How did Pirates Navigate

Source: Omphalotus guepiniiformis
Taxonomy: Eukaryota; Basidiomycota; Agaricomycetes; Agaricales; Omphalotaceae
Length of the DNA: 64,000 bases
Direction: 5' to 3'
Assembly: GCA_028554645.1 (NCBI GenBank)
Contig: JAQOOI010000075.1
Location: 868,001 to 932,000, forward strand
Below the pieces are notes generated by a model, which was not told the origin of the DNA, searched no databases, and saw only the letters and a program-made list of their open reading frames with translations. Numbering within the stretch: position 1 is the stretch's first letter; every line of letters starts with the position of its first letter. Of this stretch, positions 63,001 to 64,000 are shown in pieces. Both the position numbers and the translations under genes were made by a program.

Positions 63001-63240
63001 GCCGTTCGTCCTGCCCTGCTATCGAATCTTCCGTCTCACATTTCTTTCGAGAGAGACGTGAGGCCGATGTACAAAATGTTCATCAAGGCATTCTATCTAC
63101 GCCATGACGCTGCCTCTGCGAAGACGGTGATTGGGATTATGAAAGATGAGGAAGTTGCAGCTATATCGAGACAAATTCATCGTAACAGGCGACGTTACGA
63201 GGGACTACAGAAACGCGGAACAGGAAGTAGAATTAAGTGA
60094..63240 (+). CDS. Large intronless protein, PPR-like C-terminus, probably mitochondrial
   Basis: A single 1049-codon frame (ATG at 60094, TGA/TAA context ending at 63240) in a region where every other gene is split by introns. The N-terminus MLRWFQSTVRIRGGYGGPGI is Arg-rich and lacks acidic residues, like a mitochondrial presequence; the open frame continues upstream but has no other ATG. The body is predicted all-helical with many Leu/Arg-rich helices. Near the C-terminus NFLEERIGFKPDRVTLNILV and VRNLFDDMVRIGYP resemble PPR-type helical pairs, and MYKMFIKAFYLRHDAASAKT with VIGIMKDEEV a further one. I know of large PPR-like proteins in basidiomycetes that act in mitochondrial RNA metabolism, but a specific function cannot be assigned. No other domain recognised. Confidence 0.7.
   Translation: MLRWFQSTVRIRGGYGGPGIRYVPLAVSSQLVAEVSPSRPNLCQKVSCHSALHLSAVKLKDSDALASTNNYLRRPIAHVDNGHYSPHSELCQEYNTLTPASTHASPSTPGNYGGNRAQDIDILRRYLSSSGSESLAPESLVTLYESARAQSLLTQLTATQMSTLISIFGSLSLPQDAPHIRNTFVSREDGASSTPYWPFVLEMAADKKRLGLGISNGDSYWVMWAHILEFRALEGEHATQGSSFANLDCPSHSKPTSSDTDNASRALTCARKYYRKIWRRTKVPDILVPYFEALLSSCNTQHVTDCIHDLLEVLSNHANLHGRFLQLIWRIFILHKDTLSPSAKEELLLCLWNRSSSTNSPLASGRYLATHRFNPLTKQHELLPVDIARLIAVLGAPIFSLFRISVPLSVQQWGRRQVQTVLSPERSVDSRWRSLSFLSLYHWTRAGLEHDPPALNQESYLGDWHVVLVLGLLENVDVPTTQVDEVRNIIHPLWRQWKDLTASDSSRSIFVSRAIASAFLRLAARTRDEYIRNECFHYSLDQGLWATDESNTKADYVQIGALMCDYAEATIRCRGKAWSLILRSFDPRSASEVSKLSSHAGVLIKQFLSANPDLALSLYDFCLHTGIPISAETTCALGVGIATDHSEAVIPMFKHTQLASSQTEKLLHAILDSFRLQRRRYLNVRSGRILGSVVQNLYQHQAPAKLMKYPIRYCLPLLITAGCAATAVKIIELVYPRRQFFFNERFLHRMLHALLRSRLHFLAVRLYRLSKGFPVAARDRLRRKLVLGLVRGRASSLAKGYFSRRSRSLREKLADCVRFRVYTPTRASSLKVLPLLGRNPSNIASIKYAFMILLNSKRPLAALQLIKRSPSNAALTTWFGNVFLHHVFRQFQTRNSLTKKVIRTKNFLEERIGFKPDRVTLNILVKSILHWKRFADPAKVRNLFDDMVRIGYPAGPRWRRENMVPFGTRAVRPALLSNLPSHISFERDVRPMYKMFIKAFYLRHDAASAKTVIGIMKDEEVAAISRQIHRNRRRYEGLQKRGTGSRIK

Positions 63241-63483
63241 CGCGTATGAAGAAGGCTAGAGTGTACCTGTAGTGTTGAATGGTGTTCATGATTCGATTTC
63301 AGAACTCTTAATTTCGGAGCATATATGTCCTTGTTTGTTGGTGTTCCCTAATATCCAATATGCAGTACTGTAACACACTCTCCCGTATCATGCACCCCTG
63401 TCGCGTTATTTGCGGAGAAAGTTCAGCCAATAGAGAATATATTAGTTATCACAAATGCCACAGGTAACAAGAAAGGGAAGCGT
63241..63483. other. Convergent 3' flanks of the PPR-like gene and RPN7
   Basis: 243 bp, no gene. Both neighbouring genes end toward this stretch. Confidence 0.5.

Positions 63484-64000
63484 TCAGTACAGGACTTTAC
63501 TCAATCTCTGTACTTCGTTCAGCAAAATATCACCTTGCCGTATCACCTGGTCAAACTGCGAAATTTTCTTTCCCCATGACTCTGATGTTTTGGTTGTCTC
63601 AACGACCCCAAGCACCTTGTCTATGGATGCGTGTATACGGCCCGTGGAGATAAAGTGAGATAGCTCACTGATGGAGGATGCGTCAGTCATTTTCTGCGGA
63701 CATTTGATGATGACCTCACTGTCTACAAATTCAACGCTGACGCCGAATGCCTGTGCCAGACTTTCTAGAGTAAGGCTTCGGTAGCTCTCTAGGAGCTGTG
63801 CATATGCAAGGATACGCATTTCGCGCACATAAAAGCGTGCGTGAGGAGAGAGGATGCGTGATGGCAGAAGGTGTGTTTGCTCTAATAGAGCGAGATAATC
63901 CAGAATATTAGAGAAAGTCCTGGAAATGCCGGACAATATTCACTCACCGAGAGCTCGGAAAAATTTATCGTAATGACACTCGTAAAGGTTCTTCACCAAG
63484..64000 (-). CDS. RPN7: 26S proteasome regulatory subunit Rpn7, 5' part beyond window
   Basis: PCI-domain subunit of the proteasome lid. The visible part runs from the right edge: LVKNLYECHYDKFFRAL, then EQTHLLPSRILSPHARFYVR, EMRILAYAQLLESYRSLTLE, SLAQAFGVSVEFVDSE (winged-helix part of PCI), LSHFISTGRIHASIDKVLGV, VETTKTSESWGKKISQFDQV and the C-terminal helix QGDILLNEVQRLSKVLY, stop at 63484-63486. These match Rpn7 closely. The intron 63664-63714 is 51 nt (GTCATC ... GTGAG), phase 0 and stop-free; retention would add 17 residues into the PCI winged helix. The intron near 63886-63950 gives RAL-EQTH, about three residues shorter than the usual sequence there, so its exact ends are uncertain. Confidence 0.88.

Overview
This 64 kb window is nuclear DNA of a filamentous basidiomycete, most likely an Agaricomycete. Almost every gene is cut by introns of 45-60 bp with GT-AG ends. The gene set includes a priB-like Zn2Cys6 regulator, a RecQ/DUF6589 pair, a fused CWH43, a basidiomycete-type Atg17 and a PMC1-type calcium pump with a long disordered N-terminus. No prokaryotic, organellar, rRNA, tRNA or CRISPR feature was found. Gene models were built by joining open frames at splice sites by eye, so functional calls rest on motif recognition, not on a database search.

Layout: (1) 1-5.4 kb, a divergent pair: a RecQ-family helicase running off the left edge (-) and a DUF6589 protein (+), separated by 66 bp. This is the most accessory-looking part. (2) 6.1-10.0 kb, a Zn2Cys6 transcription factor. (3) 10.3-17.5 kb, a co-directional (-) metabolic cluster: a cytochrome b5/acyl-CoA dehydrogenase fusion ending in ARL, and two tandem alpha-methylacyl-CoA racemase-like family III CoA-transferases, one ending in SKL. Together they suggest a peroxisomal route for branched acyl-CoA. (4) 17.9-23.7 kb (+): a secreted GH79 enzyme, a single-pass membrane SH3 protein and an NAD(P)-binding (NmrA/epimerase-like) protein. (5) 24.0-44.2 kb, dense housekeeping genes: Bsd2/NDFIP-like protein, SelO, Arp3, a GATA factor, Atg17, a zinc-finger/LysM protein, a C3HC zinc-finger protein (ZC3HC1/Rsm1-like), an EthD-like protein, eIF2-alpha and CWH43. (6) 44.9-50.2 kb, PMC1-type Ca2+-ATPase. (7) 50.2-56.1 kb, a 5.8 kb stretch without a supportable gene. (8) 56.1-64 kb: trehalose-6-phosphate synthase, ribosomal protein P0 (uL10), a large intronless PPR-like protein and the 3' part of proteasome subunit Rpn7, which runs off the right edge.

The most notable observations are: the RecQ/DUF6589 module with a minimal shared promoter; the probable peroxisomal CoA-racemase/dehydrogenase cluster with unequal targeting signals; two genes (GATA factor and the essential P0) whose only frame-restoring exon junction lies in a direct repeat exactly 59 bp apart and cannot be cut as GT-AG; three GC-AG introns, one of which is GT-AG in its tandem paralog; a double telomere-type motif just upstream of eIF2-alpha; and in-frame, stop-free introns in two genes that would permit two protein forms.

Updated: Jul 11